- Kate Battersby

After falling three times in major finals, Simona Halep finally breaks through at her favourite Grand Slam event.

Simona Halep, Roland-Garros 2018, 8è de finale© Corinne Dubreuil / FFT

There have been longer waits for a Grand Slam title. But Simona Halep is done with waiting, done with losing in three sets, as she had in her three previous Slam finals; and best of all, done with being a world No.1 without a Slam to her name. At Roland-Garros 2018, this time the title – and all that comes with it – belongs to her.

Whatever professional doubts have been raised about her, whatever questions – they end right here.

All the old ghosts have been chased away. She may have needed four Slam finals before winning one, but victory here means that no deep dark pattern can be read into her losing streak any longer. Each defeat can be rationalised. She lost for a reason then, just as she won for a reason now.

No more need she search for lessons learned, for positives to take forward. What greater positive could there be than to lift the Coupe Suzanne Lenglen?

If she were never to hit a ball in anger again and instead retire right now, she would do so as a Grand Slam champion. More likely in Halep's case is that this win will unshackle her of any mental demons about handling the biggest occasions, setting her free to explore her potential to capture more Slams.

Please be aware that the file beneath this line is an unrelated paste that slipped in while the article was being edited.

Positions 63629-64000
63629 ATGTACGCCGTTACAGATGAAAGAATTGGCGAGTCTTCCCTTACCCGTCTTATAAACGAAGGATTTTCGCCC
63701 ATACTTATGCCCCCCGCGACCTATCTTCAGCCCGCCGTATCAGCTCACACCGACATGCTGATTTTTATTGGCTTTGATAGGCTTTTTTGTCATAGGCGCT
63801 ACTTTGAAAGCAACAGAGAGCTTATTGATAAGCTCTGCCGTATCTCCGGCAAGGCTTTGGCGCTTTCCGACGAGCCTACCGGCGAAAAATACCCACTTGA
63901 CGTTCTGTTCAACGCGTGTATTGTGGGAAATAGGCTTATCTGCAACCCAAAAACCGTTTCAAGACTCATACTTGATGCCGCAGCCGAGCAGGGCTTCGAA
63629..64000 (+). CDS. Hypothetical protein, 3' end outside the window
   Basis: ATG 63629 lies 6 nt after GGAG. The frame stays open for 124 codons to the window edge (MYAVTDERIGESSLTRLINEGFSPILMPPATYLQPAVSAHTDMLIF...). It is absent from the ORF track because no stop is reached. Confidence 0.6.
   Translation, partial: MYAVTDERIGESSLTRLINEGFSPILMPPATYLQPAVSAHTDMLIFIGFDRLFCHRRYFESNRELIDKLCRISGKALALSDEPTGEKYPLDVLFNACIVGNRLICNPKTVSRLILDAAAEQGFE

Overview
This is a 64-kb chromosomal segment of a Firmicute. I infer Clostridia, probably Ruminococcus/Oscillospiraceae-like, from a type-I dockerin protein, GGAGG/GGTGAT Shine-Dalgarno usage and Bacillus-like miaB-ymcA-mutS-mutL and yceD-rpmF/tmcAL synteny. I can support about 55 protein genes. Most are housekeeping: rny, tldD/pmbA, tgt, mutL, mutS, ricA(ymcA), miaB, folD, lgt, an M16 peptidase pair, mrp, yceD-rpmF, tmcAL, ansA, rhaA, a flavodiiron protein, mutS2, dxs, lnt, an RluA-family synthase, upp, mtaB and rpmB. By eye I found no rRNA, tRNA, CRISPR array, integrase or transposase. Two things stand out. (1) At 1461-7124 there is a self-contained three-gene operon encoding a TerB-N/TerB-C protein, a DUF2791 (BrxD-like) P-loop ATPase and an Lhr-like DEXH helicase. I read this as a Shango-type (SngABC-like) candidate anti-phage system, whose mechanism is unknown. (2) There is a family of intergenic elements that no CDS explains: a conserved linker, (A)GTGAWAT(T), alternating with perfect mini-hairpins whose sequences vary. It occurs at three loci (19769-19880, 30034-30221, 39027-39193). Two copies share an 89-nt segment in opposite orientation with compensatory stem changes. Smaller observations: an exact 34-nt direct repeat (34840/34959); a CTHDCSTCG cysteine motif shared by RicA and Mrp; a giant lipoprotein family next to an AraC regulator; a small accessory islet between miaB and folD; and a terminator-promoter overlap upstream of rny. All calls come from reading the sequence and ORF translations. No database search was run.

Her future has changed. Fifty weeks from now at the start of Roland-Garros 2019, she won’t need to come armed with pre-prepared answers to familiar probing queries looking back to last year’s final defeat, or about coping strategies to put that loss behind her. She doesn’t need to devise convincing ways to declare how it will all be different this time. Next year the questions will be all about her memories of a lifelong dream fulfilled.

More prizes were at stake for Halep here than the iconic trophy alone. Before a single ball was struck in the final, Halep had already guaranteed that she would leave Paris with the world No.1 spot.

But had she gone home without the title, then all the old voices – and probably a few more – would have been raised in the familiar babble of debate. It’s the one she has had to listen to on and off since she first ascended the top of the rankings eight months ago in October 2017 – the one which questions the merits of a Slam-less world No.1 ranked above so many other players with Grand Slam titles… and specifically this time ahead of Sloane Stephens, who would have owned two of the most recent three Grand Slams had she defeated Halep, yet earned promotion merely to No.4.

Now the facts broker no argument. The No.1 spot belongs to the Romanian on plain merit. Her ranking need never be debated again.

But rankings are fleeting. Come the far day when Halep’s playing career finally concludes and she ceases to be No.1 for good, she will never cease to be the Roland-Garros champion of 2018.

“I lost three times before now and no one died, so it will be okay,” she said before this final. And she was right – it was okay. But now it is gloriously, riotously better; and when all the clanging of victory has died away, she will have the peace of a quiet mind.

Titles are eternal, and this one belongs to Simona Halep.